At a regular meeting of Vesta Lodge, No. 255, I.O.O.F., held Monday evening, November 11, 1871 [sic], the following resolutions were unanimously adopted:
    Whereas it has pleased Divine Providence to afflict our brother John T. PRATT, by the removal by death of his beloved companion.
    Resolved, That in the decease of Mrs. PRATT, not only has her family been afflicted but we, as a Lodge, and the community have suffered an irreparable loss. [etc.]

Died. PATTEN - In East Virgil, on the 9th inst., Caroline, daughter of Wm. and Nancy PATTEN, aged 40 years.

26 Nov 1872

Died. BELCHER In this village, on the 15th inst., Lura Jane BELCHER, of typhoid fever, aged 12 years, 3 months and 3 days.

Obituary. - Died, in this village, on the 14th inst., Matilda Tuttle, wife of Jedediah BARBER, aged [80?] years.
    Few women have been so widely known in this vicinity as Mrs. BARBER. Although domestic in her habits, she had an energy of purpose, a firmness of determination, and a positiveness of character which made her influence extensively felt. A devoted wife and a fond mother, she still took a deep interest in all that pertained to the material, intellectual and moral improvement of our town and village. The temperance cause received her hearty support. Our Academy never had a truer friend.
    She was among the [188?] who united with the Congregational Church in 1813, during the pastorate of Rev. E. WALKER, and walked in its fellowship until her death.
    She was married to Mr. BARBER in 1809, thus affording the rare circumstance of a wedded life of nearly sixty-four years.
    She leaves two daughter and two sons; quite a number of grandchildren, and several of the next generation. Her funeral was very largely attended from her late residence, last Friday afternoon. Sermon by her pastor, Rev. W.A. ROBINSON, upon the words, Gal. iv., 26: "But Jerusalem which is above is free, which is the mother of us all.: - Homer Republican.

3 Dec 1872

Died. CULVER - In Harford, on the 15th ult., Hattie E. CULVER, eldest daughter of Miles CILVER, Dea., aged 19 years.
    Not only an excellent scholar for one of her years, but a successful and much-loved teacher. She has passed from our midst, yet her influence will long linger with us. Lovely in life, in death lamented.

Died. JOHNSON - In Dryden, on the 27th ult., at the mature age of 80 years, Eli JOHNSON.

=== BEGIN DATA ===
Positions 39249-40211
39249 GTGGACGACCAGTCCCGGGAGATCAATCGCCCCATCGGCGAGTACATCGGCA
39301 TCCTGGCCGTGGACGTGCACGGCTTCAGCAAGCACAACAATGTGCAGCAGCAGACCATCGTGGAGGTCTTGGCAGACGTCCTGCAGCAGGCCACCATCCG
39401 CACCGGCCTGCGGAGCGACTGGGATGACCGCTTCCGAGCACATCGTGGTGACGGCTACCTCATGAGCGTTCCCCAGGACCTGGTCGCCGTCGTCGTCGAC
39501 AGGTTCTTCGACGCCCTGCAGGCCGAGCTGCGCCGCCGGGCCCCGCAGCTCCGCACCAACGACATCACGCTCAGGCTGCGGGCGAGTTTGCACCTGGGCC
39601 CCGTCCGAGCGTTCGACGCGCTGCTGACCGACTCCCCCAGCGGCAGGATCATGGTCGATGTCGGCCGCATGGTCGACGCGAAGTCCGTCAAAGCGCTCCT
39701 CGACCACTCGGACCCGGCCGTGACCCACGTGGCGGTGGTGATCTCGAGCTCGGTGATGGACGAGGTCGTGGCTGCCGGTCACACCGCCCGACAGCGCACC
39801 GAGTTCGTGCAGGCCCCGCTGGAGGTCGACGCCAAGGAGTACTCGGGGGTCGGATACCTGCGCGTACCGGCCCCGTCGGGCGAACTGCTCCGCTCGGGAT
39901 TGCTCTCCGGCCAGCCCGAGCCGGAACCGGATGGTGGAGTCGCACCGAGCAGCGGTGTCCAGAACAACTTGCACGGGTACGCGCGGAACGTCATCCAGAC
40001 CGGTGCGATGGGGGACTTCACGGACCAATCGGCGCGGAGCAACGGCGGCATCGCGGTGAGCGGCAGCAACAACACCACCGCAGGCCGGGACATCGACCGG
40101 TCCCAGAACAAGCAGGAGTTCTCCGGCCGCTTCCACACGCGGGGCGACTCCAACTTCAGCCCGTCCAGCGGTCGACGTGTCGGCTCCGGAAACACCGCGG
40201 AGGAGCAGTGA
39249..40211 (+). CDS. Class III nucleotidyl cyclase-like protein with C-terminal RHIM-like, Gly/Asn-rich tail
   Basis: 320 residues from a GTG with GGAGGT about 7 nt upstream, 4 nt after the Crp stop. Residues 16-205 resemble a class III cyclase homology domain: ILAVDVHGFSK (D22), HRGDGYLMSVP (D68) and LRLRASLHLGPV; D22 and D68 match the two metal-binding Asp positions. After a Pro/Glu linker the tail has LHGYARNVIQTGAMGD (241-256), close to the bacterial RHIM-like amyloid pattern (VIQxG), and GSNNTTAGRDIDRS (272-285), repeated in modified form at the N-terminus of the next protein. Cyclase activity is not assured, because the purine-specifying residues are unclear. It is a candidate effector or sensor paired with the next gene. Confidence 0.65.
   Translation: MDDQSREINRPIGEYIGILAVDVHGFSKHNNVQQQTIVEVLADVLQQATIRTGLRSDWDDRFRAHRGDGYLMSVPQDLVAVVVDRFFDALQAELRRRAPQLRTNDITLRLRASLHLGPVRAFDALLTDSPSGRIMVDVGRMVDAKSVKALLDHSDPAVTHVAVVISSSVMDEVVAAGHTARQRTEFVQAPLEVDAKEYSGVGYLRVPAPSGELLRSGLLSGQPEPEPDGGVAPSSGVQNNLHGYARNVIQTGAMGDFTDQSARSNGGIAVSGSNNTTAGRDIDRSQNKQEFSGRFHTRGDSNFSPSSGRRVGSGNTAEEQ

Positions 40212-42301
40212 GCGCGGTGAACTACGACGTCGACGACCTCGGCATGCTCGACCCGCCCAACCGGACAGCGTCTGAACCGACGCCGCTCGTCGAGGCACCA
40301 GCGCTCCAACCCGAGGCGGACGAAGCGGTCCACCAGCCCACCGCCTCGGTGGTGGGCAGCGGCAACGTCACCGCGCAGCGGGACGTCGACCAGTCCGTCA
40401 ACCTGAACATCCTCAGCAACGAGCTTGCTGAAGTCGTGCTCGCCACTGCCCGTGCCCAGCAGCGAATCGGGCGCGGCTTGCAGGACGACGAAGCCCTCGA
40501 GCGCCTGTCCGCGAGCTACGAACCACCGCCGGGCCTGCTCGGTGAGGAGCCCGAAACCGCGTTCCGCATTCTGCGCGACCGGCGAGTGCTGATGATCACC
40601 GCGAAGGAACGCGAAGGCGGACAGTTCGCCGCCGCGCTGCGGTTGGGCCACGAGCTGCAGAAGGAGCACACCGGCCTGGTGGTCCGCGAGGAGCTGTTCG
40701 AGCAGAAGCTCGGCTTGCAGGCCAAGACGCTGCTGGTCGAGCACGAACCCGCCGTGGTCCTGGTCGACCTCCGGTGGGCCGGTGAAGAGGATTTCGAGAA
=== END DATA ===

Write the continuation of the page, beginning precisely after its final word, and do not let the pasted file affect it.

One of the first settlers of the town of Virgil; spending the strength of his best years in agricultural pursuits, aiding in the improvement of the town, and rejoicing in its prosperity. Mr. JOHNSON belonged to the generation which is rapidly passing away.
    Blessed be the memory of our fathers and mothers.

Died. BLODGETT - At midnight, Dec. 1st, Frank M. BLODGETT, aged 22 years.

CONLEY - In Groton, N.Y., November 20th, Mr. J.H. CONLEY, aged 22 years.

In memoriam.

    April 11, 1871, was enrolled upon the Normal roll the name of John N. CONLEY. For a little more than a year and a half he moved among us as a fellow student with kindred aims and hopes, and fears, kind and obliging; as a scholar conscientious, earnest and faithful.
    About four weeks ago he left us to seek a new field of labor during the coming winter, and now the dark shadow of the death angel rests upon the broken home circle and the place he was wont to occupy among us. We can scarcely make this event seem real, and near to us whose whole school life is made up of changes, new faces constantly appearing, moving a few months by our side and then leaving to engage in other work - fulfill other duties. We regret the loss of their companionship, but our sorrow is checked by the hope that the future may still hold for us other greetings from the friends who have left us. Like one of those seems him whom we mourn to-day.
    When we see the rigid form robed for its last repose and witness the tears and suffering of stricken parents grieving so deeply for an only son, who might have been to them support and strength in time of weakness and age, 'tis then our hearts are filled with bitterest grief. Death in infancy seems so sad a thing - death in old age almost a necessity - but, in the prime of young manhood, it assumes its saddest, bitterest guise; filling the heart with complainings and questionings why this "Reaper whose name is Death" must garner from fields so rich in promise, but to our finite reasonings, seeming to need the warmth and dews of many an added summer to perfect a ripe fulfillment. But complainings, questions, reasonings, are all valueless here. We must feel with keen sorrow that one of our numbers has gone, never to return, but let us only ask faith that "He doeth all things well;" only apply our reason to the lesson which the Providence has intended to teach.
10 Dec 1872

Died. SHERWOOD - In Marathon, on the 23d ult., Mrs. Abbie E., wife of Mr. S.D. SHERWOOD, aged 36 years.

Died. SCHERMERHORN - In Cortland, Saturday, Dec. 7th, Mrs. Ann, wife of John D. SCHERMERHORN, aged 37 years.